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July Cup report

It took almost as long for the judge to determine the winner of yesterday’s Darley July Cup after the horses had crossed the winning line as it took the same horses to get from the starting stalls to the same winning line.  When the judge determined that he could call a winner, the announcement came, first number 14, Muhaarar, and rider Paul Hanagan’s face lit up.

This race had been on Muhaarar’s radar for a while.  The July Cup lure was always going to be difficult to resist after the Charlie Hills-trained colt had danced away from his rivals in the inaugural running of the Group 1 Commonwealth Cup at Royal Ascot last month.  Even in the winner’s enclosure at Royal Ascot, July Cup talk was difficult to stem.  It was the obvious next step.

That’s the thing about this racing game: it is often more about the next step than it is about the current one.

Muhaarar won the Commonwealth Cup by almost four lengths, he was one of the most impressive winners of the entire Royal Ascot meeting, but that was against his contemporaries, he beat fellow three-year-olds in the Commonwealth Cup.  The July Cup was another step up.  In the July Cup, he was swimming in the open waters of all-aged competition.

All week, Brazen Beau shared the July Cup preamble and the top of the ante post market with Muhaarar.  A dual Group 1 winner at Flemington, the Australian horse was another who was coming to Newmarket via Royal Ascot.  Runner-up in the Diamond Jubilee Stakes on the final day of the Royal meeting, there was a school of though that said that, if the Chris Waller-trained colt had been ridden closer to his rivals that day instead of out on his own on the wing, he might have finished first instead of second.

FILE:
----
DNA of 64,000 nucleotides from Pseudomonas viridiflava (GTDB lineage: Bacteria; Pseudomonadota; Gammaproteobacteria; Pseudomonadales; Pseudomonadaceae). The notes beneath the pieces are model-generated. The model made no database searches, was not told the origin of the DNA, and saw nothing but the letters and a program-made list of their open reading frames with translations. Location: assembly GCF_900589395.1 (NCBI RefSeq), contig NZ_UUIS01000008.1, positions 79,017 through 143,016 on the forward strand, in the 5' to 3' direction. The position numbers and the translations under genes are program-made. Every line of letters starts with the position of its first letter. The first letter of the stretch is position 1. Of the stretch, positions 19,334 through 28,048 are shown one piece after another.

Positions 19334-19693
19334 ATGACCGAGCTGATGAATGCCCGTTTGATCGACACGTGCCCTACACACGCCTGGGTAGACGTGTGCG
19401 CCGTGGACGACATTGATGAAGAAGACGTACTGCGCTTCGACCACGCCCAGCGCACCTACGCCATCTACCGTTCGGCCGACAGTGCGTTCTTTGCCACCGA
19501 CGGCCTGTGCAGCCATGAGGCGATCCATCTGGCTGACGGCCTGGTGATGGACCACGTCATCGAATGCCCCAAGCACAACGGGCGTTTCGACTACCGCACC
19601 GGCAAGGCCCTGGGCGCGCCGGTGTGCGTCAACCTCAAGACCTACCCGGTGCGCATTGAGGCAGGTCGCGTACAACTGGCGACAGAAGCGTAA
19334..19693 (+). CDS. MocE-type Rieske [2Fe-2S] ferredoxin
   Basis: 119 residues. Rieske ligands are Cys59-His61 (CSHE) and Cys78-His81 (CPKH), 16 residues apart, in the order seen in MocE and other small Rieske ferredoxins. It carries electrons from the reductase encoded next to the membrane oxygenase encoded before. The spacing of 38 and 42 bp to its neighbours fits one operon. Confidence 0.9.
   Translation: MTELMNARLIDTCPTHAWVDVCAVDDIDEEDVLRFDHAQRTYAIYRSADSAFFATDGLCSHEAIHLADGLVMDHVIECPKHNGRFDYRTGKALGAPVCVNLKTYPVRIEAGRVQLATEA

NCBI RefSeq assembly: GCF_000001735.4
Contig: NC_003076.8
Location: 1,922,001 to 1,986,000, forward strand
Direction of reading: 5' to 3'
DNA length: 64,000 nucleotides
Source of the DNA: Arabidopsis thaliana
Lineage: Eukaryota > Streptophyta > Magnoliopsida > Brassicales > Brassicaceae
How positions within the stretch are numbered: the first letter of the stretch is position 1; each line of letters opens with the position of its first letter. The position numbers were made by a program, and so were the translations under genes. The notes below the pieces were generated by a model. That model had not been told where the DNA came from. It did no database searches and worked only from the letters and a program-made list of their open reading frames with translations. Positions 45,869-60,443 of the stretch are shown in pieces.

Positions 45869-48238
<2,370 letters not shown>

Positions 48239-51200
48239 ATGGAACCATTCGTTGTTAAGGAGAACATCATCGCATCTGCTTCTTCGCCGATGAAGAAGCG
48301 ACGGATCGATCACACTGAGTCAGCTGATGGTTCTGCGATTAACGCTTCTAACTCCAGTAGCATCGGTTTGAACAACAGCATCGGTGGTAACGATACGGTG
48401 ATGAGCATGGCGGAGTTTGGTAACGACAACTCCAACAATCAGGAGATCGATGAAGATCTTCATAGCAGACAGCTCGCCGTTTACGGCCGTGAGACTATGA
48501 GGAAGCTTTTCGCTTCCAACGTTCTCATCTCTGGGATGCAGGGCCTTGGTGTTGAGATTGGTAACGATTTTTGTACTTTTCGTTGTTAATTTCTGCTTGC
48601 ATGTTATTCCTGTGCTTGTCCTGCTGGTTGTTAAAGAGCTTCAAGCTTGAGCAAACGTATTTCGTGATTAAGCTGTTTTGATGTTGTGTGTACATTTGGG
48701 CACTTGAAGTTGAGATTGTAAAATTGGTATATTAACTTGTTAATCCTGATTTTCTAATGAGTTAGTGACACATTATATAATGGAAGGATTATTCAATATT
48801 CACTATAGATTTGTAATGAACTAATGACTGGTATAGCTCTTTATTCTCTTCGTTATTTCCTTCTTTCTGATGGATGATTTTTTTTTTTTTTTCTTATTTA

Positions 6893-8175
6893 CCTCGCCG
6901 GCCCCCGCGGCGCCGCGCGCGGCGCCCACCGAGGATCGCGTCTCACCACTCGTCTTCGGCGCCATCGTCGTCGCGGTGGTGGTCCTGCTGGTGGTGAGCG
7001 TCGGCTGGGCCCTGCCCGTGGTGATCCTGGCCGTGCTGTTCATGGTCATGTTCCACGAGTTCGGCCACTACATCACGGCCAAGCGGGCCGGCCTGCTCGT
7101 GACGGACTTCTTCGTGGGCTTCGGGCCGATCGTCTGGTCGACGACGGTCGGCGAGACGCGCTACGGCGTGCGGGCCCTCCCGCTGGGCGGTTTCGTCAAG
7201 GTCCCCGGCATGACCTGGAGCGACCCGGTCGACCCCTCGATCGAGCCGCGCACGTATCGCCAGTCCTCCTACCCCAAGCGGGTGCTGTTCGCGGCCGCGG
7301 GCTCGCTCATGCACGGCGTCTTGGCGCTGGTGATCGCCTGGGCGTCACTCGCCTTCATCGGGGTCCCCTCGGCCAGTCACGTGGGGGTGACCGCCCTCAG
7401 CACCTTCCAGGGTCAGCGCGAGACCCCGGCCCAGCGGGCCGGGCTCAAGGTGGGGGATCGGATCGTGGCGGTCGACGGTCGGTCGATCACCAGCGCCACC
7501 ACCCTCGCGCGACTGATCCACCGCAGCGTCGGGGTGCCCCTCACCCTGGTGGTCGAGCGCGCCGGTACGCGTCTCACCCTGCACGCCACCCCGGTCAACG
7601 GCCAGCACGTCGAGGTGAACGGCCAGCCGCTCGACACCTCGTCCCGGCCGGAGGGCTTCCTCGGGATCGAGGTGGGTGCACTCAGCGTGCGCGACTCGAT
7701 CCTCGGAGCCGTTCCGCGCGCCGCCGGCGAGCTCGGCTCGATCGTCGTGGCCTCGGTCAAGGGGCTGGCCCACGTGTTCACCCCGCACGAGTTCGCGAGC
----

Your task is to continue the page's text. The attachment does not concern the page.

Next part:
In the end, the bookmakers couldn’t split the two market rivals, sending them off the 2/1 joint favourites, but it didn’t look good for either as the runners flashed past the two-furlong pole.  At that stage, James Doyle was riding Brazen Beau along on the far side and Hanagan was hard at work on Muhaarar closer to the stands rail.

Outsider Tropics led the field as they met the rising ground, and he looked certain to hold on as he led by almost a length with no more than 100 yards to run, trading at less than 1/4 in-running.  However, Hanagan conjured a power-packed finish from Muharrar, and Sheikh Hamdan’s colt stretched his neck out and surged forward to get up and win by a nose.

“I always just thought he was going to get there,” said Hanagan, who was winning his second July Cup, having bagged his first Group 1 prize in Britain in the 2012 renewal of the race on Mayson.

For Tropics and his trainer Dean Ivory, it was July Cup heartbreak once more.  Last year the trainer watched as his horse – sent off a 66/1 shot on the day – beat everything except favourite Slade Power.  Yesterday, he was shorter in the betting, but he was still a 25/1 shot, and he was foiled by just one rival again, by one rival’s nose.  Tropics is seven years old now, but he is as good as ever on this evidence and he deserves to land a Group 1 prize.

For Muhaarar, it was a second Group 1 prize, a first against his elders, and a significant step on the road to the champion sprinter’s title.

“I was worried about the track more than anything,” said trainer Charlie Hills.  “He didn’t come down the hill too well, but he’s a fighter and he galloped all the way to the line.  He’s just a very good horse.”

Bred by Shadwell Estate, Sheikh Hamdan’s colt actually started off this season as a Guineas prospect.  He broke the track record when he won the Greenham Stakes over seven furlongs at Newbury in April and, after he ran well in defeat from a wide draw in the French Guineas over a mile, the decision was taken to drop him back down to sprint distances.

In winning the July Cup, he was emulating his sire Oasis Dream, who also beat his elders in the 2003 renewal of the race as a three-year-old.  Oasis Dream dropped down in trip for his next run to win the Group 1 Nunthorpe Stakes at York over five furlongs, but Muhaarar is more likely to go up in trip again now than down.

“He’s in the Prix Maurice de Gheest (over six and a half furlongs) and the Haydock Sprint Cup (over six),” said Hills, “I think seven furlongs is no problem for him either.  And there’s Ascot at the end of the year.”

They’ll be the next steps then.

© The Sunday Times, 12th July 2015